How to Manage Change
Persistence and flexibility are mega-life strategies, because they enable us to manage ourselves and interact with the external world with a sense of freedom and security. We are able to persist and move forward without self-doubts, when we know who we are and where we are headed. We feel free from anxiety and fear in the face of uncertainty, because we are prepared to respond to any change without losing our way. Persistence and flexibility are always a winning combination. They are the wings that can carry you to your Promise Land through the storms and the valleys.
Most people are fearful of change, because it threatens their habitual way of existence and heightens their sense of insecurity. They prefer things to be the way they used to be and would do anything to defend their way of life.
Unfortunately, technological innovations greatly increase the rapidity of social change. Very few cultural customs can long survive the relentless onslaught of progress. Very few traditional values can long withstand the tidal waves of secularism and materialism.
The scope and intensity of the recent cartoon rage in the Muslim world illustrate just how sensitive and fierce people can be when they perceive that their cherished religious beliefs and symbols are violated. Their violent protests reflect the intensity of their fear and insecurity in the face of modernization.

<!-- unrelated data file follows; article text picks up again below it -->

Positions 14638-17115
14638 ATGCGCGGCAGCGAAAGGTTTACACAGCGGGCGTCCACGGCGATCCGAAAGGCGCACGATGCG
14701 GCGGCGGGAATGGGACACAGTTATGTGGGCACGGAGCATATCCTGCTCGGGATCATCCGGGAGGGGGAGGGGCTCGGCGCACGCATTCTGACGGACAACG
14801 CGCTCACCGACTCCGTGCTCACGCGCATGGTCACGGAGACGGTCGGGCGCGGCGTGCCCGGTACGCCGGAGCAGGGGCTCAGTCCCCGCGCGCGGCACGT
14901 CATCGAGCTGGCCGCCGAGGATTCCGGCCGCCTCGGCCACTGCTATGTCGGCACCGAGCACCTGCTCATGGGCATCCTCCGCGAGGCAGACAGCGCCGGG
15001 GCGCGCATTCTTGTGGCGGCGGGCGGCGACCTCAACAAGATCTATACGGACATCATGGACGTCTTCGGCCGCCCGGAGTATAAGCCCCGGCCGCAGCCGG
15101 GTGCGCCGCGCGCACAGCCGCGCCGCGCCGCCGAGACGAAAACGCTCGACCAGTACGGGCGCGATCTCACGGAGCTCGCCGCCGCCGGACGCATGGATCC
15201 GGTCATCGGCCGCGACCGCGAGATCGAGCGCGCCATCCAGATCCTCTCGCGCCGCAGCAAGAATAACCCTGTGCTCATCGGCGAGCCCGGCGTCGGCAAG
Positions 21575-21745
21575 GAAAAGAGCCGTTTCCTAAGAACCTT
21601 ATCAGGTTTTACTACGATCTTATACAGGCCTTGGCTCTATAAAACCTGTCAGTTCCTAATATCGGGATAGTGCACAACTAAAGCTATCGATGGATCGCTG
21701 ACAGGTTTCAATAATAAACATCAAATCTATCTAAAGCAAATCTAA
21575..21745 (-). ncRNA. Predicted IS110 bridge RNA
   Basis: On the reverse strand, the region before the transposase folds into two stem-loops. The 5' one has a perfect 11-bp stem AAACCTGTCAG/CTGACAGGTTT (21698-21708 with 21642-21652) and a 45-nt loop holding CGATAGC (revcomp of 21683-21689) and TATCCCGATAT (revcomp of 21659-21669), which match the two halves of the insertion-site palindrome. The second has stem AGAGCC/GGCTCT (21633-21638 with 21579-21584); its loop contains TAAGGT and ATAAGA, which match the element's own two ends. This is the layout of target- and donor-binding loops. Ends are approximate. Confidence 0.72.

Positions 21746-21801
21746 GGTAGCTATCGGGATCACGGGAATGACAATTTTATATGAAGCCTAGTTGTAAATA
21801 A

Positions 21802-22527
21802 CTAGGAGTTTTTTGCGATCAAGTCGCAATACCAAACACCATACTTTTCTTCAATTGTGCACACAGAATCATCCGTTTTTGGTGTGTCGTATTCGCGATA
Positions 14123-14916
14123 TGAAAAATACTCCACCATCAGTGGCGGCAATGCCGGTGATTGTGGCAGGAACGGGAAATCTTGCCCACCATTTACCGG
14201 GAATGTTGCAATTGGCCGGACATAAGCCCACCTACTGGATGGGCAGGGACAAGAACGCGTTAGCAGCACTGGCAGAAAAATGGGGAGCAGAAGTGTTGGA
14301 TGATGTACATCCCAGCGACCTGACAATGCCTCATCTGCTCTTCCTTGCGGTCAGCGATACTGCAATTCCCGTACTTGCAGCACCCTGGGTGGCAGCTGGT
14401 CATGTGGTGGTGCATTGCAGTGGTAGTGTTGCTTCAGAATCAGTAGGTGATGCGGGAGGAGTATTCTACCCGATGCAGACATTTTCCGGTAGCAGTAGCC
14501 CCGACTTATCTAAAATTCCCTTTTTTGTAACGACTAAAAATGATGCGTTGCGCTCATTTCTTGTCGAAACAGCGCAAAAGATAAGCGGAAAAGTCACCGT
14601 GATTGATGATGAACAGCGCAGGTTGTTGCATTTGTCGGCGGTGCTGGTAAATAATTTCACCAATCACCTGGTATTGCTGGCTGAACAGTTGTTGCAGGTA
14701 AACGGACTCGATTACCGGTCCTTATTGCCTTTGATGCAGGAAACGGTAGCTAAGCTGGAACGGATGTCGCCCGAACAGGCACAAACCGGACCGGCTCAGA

Bu violence can never turn back the clock, and terrorism is doomed to fail as a cultural defense, because violence is self-destructive. I have made the compelling case that creative flexibility is a far more adaptive strategy than aggression (Wong, 1995).
How should we manage change constructively, when it creates a crisis situation? O’Neill and O’Neil (1974) have offered some helpful insights.
In the crisis culture in which we live, the need for commitment takes on a special significance. We continue to hunger for love, whatever we may tell ourselves. In our hearts we know that life cannot have real meaning for human beings without challenge and creativity. But we tend to be particularly skeptical of commitment in this period of social upheaval. What are we supposed to be committed to? (p.22)
This is essentially a crisis of meaning. It directly challenges us to commit to something meaningful, something bigger than ourselves. This something may be our most cherished beliefs or universal values. Once we discover who we are and what really matters in life, then we can pursue the good life with determination and tenacity. Being centered in our secured self-knowledge, we can persist with a sense of confidence and security.